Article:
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To Love-ru Darkness PDF Print E-mail
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Wednesday, 03 April 2013 00:00
If you've seen the previous installments in the To Love-ru series, you'll know that it likes to play on the risque side of things. The latest incarnation of the series, To Love-ru Darkness, in theory has an emphasis on the antics of everyone's favourite loli intergalactic assassin. In practice, though, it's more of an emphasis on certain aspects of the show's female cast...

Life for Rito continues much as it had last time we saw him - he's got a house full of alien girls, and a knack for finding them naked. Which in Momo's case at least seems to be worryingly convenient. Golden Darkness is still keeping a close eye on him, too - which, since she's supposed to kill him when she gets the chance, worries Rito a lot. So you would think that Rito's life couldn't get much more stressful - but it can...

Two main problem for Rito, mainly: Momo's ongoing pursuit of her 'Harem Plan' which if successful would see Rito 'paired' off with every female character in the series (and which hot blooded male wouldn't want that? Uhhh, Rito...); and Yami's indecision over whether she wants to be the flawless assasin she was created to be, or settle back into something more akin to normal human life. A decision that isn't made any easier by the appearance on the scene of first her 'sister' Mea, and then her 'mother' / creator Tearju.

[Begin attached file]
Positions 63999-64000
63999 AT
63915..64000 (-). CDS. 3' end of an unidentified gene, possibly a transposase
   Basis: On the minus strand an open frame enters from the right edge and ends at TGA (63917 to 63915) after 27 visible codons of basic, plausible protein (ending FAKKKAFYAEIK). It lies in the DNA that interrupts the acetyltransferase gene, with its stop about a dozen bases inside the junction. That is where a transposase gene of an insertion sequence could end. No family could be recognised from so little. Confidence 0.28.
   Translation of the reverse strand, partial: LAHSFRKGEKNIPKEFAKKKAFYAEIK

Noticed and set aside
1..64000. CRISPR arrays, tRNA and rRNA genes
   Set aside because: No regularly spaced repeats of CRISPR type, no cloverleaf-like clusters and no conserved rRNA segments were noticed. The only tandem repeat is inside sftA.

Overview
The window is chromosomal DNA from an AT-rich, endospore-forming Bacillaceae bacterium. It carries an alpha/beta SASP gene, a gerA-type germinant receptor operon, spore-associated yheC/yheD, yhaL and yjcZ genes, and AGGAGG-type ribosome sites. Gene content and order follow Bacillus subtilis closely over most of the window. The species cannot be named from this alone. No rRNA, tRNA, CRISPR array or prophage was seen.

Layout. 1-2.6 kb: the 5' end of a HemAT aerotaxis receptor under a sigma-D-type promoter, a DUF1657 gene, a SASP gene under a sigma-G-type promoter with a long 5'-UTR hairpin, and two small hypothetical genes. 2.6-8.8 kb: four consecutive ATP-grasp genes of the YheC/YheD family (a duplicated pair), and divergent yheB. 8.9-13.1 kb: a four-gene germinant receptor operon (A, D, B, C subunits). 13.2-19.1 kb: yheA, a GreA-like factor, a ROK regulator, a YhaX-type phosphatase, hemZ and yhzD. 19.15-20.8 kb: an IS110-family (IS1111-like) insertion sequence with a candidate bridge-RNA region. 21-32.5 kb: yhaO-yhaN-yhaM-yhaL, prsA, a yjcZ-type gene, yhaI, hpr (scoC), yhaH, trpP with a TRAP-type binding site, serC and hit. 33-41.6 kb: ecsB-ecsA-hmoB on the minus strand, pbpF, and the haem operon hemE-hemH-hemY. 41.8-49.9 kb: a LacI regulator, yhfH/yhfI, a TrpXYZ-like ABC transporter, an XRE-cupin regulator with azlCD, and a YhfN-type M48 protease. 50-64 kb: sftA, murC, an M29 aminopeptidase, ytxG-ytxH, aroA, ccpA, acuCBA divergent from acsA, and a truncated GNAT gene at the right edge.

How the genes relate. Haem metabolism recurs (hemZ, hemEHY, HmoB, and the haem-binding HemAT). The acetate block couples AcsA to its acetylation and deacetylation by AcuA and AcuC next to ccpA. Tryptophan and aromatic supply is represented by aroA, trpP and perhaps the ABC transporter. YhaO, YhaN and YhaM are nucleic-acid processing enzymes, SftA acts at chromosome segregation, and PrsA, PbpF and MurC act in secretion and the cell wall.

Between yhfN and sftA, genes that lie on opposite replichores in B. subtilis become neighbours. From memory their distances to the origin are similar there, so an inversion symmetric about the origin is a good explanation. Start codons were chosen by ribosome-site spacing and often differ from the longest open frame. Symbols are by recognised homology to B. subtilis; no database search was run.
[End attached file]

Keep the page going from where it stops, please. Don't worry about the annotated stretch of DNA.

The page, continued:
Mea is Yami's 'sister' insofar as they were both created to be killing machines - the difference between them is that Mea is the newer model. She presents herself to Rito and friends as the cute new transfer student, keen to make friends with the gang - but she's under the control of an unseen enemy, someone who's determined to force Yami to give up her happy new life and retuen to being what she was born to be. Which all sounds a little serious and potentially heavy, as far as subject matter goes. Fear not, though - this is stil To Love-ru, and while there are a few moments of dark and conflict scattered through the series, it doesn't take long for Mea to fall under Rito's spell, get a spot in Momo's Harem Plan, and for the series to slip into what we know it best for: a fanservice-packed comedy that's heavy on misunderstandings and physical humour.

A lot of people will stop right here, having decided that they've seen enough of T&A-heavy harem shows. That's entirely fair enough. I have to say, though, that Darkness is one of the more enjoyable examples of the genre. While there's very little in the way of originality (something that died in this genre probably way back in Tenchi's day), the execution is decent, let down only by heavy use of Censorvision. If that bothers you (and there's enough of it here that it almost certainly will), wait for the home video release.

TV-edit issues aside, though, while there's not a hell of a lot to really praise Darkness for, there's not too much to be outright critical about, either. Given it's the third installment in an ongoing series, anyone starting it will know exactly what they're letting themselves in for, and by comparison with its predecessors, this sticks to the formula while ramping up the fanservice a little. It makes no pretentions about being anything it isn't, and simply sets out to entertain as best it can with the limited tricks at its disposal - and by that measure, it works. I enjoyed watching it, despite myself. New additions Mea and Tearju (a shy woman who transfers in as a teacher at the gang's school) both bring something to the series, and the small amount of backstory that the two of them provide for Yami is a welcome development. To Love-ru Darkness is unlikely to be a show we'll remember in ten years time, but as a passing piece of disposable entertainment? Go for it.

Rating - ***